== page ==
This Is How Cryptocurrencies & Blockchain Could Solve Asia's Financial Inclusion Issue
Experts see remittances as an area that could be ripe for VC disruption. The Philippines is not the only country with a high population of overseas workers whose families depend on their remittances. High transaction fees and slow or inconvenient transfer services create extreme hardships on people who can’t afford to spend hours claiming one payment, or who live far from banks or shops that manage remittance payments.
“The costs of these transactions
which can average as high as 12% in Sub-Saharan Africa – hit the poor the hardest. Technological advances like cryptocurrency and distributed ledgers may offer a solution,” Dr. Garrick Hileman, a cryptocurrency researcher at the Cambridge Centre for Alternative Finance, told Phys.org. "It would be surprising to me if in 30 years from now we aren't looking back and saying yes this was a watershed moment for financial inclusion, and that cryptocurrency and distributed ledgers played a significant role in opening up access to the financial system in developing economies."
A 2016 KPMG article indicated that more than 70 percent of the population in Southeast Asia is unbanked, leaving hundreds of millions at steep disadvantages for achieving financial security. Not having a bank account excludes people from a range of financial products, but fintech companies see mobile technology as a means of closing that gap. Startups like Coins, which use cryptocurrencies behind the scenes to offer fast, low-cost services to their customers, may be on the front lines of improving financial inclusion in Southeast Asia and the rest of the world. Thanks to growing mobile phone penetration, even low-income consumers can take advantage of their services.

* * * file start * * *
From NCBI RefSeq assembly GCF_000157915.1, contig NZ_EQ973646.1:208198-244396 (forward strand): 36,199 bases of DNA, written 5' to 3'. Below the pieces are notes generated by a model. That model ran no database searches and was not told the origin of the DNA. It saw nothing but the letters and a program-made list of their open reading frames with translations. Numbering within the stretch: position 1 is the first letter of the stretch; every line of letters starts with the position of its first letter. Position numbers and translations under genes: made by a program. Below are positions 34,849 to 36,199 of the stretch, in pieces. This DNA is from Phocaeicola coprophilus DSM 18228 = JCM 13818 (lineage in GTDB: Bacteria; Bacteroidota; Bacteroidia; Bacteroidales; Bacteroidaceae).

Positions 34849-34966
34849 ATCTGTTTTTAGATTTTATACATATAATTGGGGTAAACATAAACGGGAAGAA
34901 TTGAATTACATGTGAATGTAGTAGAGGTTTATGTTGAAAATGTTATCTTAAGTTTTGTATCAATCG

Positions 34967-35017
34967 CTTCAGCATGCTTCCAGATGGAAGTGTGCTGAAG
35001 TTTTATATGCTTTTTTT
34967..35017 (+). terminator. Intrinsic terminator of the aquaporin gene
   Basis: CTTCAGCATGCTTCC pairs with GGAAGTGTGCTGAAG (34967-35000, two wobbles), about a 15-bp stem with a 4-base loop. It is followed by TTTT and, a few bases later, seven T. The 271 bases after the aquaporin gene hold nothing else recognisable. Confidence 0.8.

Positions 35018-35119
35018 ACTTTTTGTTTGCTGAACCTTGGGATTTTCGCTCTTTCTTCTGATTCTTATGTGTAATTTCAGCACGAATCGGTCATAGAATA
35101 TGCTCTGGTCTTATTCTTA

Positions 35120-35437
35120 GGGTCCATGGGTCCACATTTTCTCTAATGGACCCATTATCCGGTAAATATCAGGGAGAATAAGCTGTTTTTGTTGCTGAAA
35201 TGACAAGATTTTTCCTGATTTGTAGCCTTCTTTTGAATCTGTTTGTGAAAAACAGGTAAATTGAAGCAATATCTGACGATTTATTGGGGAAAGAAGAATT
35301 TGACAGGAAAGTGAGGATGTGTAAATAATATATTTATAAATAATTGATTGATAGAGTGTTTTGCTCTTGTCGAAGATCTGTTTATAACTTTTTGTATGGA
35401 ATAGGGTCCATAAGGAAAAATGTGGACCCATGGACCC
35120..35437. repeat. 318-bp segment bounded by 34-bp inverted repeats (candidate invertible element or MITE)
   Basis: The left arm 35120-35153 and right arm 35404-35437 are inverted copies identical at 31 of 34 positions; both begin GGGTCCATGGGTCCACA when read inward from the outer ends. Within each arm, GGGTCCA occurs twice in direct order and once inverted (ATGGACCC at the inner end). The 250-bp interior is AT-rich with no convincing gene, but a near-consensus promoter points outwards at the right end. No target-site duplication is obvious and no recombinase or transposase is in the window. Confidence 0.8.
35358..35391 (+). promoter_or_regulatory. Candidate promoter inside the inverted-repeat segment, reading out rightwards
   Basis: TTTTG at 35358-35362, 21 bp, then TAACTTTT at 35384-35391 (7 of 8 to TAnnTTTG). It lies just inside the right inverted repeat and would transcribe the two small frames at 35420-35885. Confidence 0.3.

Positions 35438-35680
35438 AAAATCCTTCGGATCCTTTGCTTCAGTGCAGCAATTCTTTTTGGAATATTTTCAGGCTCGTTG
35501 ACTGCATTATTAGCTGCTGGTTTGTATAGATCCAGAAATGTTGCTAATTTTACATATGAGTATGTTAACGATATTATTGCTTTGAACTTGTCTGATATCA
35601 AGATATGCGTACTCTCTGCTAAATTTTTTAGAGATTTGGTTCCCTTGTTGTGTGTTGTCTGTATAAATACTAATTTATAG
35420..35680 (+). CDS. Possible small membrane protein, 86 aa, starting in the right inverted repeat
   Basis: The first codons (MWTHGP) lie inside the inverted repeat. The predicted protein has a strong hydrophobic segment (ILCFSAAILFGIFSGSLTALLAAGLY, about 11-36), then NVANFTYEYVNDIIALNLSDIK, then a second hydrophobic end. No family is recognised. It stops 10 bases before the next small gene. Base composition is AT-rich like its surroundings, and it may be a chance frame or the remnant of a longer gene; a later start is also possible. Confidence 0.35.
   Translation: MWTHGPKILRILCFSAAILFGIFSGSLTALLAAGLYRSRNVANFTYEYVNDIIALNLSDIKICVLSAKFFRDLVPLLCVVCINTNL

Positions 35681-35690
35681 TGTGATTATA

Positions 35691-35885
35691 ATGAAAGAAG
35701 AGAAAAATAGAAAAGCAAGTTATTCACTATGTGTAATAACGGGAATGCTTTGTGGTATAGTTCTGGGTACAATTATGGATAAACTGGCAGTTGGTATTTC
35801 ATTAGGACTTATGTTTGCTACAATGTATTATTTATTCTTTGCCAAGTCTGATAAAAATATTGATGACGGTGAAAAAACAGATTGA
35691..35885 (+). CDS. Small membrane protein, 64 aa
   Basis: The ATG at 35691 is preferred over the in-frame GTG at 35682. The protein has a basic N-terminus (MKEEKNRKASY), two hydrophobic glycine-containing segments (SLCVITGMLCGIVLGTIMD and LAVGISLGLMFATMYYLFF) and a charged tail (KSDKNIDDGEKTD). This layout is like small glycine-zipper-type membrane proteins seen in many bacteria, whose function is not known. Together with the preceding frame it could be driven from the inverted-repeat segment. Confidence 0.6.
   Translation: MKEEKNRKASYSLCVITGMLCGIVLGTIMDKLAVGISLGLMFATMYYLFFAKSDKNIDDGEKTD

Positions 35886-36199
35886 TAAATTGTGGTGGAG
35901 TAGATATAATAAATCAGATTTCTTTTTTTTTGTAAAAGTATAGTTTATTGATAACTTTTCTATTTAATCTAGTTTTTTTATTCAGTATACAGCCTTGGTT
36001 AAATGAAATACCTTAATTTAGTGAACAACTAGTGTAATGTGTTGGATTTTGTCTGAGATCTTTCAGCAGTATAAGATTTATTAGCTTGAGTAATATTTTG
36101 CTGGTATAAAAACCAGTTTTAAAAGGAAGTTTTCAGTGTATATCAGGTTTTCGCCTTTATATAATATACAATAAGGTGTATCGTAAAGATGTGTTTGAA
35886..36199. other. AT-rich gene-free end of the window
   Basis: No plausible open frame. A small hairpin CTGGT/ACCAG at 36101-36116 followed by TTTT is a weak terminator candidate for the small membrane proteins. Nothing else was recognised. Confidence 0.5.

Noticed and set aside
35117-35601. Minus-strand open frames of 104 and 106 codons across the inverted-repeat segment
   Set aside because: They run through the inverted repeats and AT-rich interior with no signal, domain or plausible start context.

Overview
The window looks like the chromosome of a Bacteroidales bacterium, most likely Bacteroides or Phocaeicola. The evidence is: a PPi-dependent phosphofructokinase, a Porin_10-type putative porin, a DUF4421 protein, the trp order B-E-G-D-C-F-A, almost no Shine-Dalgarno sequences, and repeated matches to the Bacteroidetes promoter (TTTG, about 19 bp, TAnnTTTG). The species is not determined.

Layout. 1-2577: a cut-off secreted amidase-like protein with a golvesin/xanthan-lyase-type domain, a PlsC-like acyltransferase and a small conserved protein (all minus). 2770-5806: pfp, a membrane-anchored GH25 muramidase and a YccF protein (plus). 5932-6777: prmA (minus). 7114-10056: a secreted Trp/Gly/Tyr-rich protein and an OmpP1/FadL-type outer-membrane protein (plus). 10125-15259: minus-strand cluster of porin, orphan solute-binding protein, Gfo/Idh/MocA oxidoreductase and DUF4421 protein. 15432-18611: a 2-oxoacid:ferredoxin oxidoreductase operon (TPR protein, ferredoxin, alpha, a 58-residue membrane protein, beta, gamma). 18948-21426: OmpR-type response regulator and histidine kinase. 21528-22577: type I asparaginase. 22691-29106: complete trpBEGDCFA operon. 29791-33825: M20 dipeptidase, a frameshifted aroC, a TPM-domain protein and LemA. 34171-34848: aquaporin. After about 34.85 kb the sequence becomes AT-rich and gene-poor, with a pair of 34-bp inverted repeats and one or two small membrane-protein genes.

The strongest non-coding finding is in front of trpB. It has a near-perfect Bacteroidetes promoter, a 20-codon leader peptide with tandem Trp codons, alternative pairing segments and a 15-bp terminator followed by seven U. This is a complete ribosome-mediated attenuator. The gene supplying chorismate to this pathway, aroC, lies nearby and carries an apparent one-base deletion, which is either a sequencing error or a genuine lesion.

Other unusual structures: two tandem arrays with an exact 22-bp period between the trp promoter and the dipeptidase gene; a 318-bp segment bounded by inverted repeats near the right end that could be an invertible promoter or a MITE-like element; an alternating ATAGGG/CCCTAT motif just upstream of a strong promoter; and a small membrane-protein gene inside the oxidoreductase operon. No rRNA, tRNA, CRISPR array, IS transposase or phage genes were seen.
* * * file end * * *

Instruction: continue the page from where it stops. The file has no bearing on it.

“One of the important ways to increase financial inclusion is facilitating the transition from people being purely cash-based to be able to access and use [their] money online. In this regard, cryptocurrencies work very well as railways for seamless fund transfers and being able to pay for services,” Leow said. “The advantage that cryptocurrencies provide relative to other closed-loop systems is that anyone can be connected to the payment network very easily and services can be made available to anyone else on the network.” Remittances and mobile payments aren’t the only ways blockchain technology facilitates inclusion.
“I think payments will continue to be a key functionality for blockchain technologies with adoption continuing to increase as more businesses recognize its advantages,” Leow said. “At the same time, I think that there are also a lot of application-specific solutions using the blockchain for purposes such as digital identity management and smart contracts that are actively being explored that are causing us to rethink how many (typically expensive) business processes are being done.”
For instance, Acudeen, a Filipino fintech startup that helps small businesses by streamlining the invoicing process, uses blockchain technology to ensure that its clients’ contracts are secure. If cryptocurrency does become mainstream, it will likely do so quietly, at least as far as the average consumer is concerned. Luis Buenaventura, chief technology officer of Bloom Solutions and author of Reinventing Remittances With Bitcoin, told me for a previous article that Bitcoin is “probably best off as a backend technology." Similar to the protocols behind email systems, blockchain technology may drive common services, but users won’t ever interact with it.
Leow shared a sentiment similar to Buenaventura’s. “The challenge from a financial inclusion standpoint is how to facilitate access to these technologies in such a way that easily transitions people from using purely cash,” he said. “We should remember that at the end of the day, people want to get things done and generally care less about the actual implementation of how that happens.”
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